--
    Hell yeah! Hell no!
    Rounded back good mornings are a pretty popular way of training the lower back erectors.

    Rounded back movements in deadlift form are tricky. Rounded back stiff-leg deadlifts and/or romanians are pretty common but ego has to be checked at the door to avoid a lot of potential injury.

    For training the lower back like that I would suggest:
    Rounded back good mornings supplementing regular good mornings

    45 degree extension platform movements with a rounded back. To do this properly, raise the cushion so that your hip is fixed. This turns the hyper into a erector movement much more than a hip extension movement.

    Reverse hyper machine if you can find one. Not technically as good as the above for PURE low back, but probably one of the safer ways of doing low back work and therapeutic.

    GHR - move the pad so you follow same principle as the 45 degree move.

    The floor laying "superman" move is pretty deadly, I'd stay away from it.

    Really and truly, there is no real reason to emphasize the erectors as a back extensor. They are meant to work statically and stabilize your spine and transfer force through the core. They get great work from all posterior chain work. The risks, to me, outweight the benefits of rounded back erector work.
  6. Teh El Macho is offline
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    Posted On:
    6/10/2007 6:28pm

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     Style: creonte on hiatus

    --
    Hell yeah! Hell no!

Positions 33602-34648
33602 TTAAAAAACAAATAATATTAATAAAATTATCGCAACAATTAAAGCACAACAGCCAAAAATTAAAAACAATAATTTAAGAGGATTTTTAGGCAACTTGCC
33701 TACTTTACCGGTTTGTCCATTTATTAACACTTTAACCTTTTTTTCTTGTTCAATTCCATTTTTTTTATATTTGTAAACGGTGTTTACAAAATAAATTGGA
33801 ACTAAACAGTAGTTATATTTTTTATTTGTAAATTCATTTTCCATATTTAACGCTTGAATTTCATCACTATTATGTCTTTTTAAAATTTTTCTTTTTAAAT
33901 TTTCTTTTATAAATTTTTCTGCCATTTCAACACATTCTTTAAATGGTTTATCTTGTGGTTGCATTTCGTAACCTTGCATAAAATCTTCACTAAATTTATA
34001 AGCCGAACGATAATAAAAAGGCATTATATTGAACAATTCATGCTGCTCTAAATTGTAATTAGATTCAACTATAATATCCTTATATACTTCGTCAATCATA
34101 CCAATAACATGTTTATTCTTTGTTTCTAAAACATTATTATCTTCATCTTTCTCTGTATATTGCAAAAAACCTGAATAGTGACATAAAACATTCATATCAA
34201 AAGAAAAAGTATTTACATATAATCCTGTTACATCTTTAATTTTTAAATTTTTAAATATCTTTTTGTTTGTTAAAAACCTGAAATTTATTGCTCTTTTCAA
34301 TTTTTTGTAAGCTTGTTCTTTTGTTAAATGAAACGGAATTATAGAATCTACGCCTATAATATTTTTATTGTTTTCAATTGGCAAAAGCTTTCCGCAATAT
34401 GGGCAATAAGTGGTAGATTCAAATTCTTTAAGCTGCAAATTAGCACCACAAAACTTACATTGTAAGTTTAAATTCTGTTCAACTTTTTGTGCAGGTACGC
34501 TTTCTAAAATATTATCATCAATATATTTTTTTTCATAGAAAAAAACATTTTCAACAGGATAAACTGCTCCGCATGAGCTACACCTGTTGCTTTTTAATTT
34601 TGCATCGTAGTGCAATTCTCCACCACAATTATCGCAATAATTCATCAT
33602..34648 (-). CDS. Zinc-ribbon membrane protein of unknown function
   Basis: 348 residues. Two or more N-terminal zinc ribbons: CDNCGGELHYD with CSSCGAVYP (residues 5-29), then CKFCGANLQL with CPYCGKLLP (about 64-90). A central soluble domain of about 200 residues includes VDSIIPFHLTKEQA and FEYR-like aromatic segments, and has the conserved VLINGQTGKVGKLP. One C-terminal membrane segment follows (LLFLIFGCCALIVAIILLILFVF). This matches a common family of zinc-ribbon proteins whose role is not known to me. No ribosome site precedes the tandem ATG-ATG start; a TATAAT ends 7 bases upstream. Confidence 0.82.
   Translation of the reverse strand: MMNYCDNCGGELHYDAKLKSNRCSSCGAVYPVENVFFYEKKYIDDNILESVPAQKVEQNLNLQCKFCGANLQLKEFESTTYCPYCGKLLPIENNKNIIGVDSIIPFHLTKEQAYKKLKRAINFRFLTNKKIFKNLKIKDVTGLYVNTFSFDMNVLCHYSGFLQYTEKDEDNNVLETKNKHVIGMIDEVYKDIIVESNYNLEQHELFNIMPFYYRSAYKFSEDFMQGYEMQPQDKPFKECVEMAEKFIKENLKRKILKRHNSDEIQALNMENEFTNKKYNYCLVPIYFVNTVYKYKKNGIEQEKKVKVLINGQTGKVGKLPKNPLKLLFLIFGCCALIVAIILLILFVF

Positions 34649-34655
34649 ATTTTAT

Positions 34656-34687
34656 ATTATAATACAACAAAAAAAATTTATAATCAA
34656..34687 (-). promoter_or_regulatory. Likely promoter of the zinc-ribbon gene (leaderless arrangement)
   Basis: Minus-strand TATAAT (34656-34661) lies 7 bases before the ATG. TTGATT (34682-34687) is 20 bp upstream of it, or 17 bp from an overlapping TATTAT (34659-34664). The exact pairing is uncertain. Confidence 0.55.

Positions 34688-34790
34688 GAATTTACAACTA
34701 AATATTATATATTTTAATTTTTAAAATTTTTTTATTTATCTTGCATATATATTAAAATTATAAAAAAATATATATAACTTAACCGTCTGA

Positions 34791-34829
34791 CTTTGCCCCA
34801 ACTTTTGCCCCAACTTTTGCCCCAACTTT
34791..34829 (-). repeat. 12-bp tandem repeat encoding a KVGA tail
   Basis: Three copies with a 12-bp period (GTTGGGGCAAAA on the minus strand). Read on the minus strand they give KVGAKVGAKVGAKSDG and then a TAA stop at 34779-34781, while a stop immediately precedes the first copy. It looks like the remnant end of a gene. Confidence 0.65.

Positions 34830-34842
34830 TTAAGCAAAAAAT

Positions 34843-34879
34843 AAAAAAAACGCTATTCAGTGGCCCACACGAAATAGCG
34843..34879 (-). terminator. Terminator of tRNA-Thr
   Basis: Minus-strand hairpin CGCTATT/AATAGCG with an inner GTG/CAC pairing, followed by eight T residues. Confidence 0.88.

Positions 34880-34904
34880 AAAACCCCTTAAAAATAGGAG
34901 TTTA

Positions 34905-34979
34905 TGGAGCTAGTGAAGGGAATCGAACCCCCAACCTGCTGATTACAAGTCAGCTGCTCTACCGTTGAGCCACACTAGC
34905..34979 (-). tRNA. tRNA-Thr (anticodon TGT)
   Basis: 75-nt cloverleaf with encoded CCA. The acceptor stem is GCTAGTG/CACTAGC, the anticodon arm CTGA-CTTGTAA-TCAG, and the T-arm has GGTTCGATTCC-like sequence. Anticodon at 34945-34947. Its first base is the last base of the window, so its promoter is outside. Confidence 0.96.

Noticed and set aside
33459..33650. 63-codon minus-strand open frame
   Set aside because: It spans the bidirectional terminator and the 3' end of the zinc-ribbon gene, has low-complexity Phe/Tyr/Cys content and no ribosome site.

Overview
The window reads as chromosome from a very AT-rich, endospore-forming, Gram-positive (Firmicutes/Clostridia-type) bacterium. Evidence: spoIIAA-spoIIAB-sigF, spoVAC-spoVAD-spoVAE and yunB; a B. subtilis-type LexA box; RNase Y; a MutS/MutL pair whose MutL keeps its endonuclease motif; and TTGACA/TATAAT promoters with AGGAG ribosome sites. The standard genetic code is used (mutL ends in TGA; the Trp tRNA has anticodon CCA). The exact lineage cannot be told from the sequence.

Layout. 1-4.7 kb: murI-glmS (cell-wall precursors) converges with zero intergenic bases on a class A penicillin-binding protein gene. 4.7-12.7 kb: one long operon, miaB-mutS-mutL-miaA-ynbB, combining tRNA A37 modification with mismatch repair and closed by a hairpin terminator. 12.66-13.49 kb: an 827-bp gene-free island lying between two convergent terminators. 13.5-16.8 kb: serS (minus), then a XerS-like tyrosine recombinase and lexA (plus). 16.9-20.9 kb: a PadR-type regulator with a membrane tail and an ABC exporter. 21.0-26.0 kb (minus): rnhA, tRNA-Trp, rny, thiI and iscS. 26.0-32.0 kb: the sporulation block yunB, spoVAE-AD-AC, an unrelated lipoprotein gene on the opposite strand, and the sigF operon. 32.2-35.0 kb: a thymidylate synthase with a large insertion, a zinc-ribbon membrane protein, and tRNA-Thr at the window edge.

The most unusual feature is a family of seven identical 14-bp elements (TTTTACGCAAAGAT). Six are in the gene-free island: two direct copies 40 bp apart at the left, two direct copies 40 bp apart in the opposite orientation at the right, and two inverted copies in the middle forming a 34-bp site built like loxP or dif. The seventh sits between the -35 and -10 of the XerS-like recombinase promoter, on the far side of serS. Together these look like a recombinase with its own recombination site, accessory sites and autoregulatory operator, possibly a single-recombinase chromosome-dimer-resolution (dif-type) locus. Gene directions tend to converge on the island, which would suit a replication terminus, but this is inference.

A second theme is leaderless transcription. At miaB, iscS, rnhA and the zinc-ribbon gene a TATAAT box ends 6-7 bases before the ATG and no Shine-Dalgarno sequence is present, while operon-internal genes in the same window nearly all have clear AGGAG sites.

A slightly rounded upper back shouldn't be a problem for some people. Actually I feel a lot more comfortable with a slight curb on my upper back (a small curvature, not a lot).

    Problems occur when people arch their lower backs. That's where the **** will hit the fan.
    Read this for flexibility and injury prevention, this, this and this for supplementation, this on grip conditioning, and this on staph. New: On strenght standards, relationships and structural balance. Shoulder problems? Read this.

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    The street argument is retarded. BJJ is so much overkill for the street that its ridiculous. Unless you're the idiot that picks a fight with the high school wrestling team, barring knife or gun play, the opponent shouldn't make it past double leg + ground and pound - Osiris
  7. Sh0t is offline
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    Posted On:
    6/10/2007 10:17pm

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     Style: standup to ground

    --
    Hell yeah! Hell no!
    Well, I believe the point of the exercise is a rounded lower back. This is what will change those movements from static erectors to dynamic erectors during hip extension or whatever.

    It can be safe, but you get more bang for your buck working the lower back statically and it's much, much safer.

    One major problem of unsafe backs tends to be lordosis caused by too-tight hip flexors. Rounded lower back exercises are much safer when that is corrected.

    Recommend McGill's books for any sizable training library: http://www.backfitpro.com/


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  8. Teh El Macho is offline
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    Posted On:
    6/11/2007 9:21am

    supporting member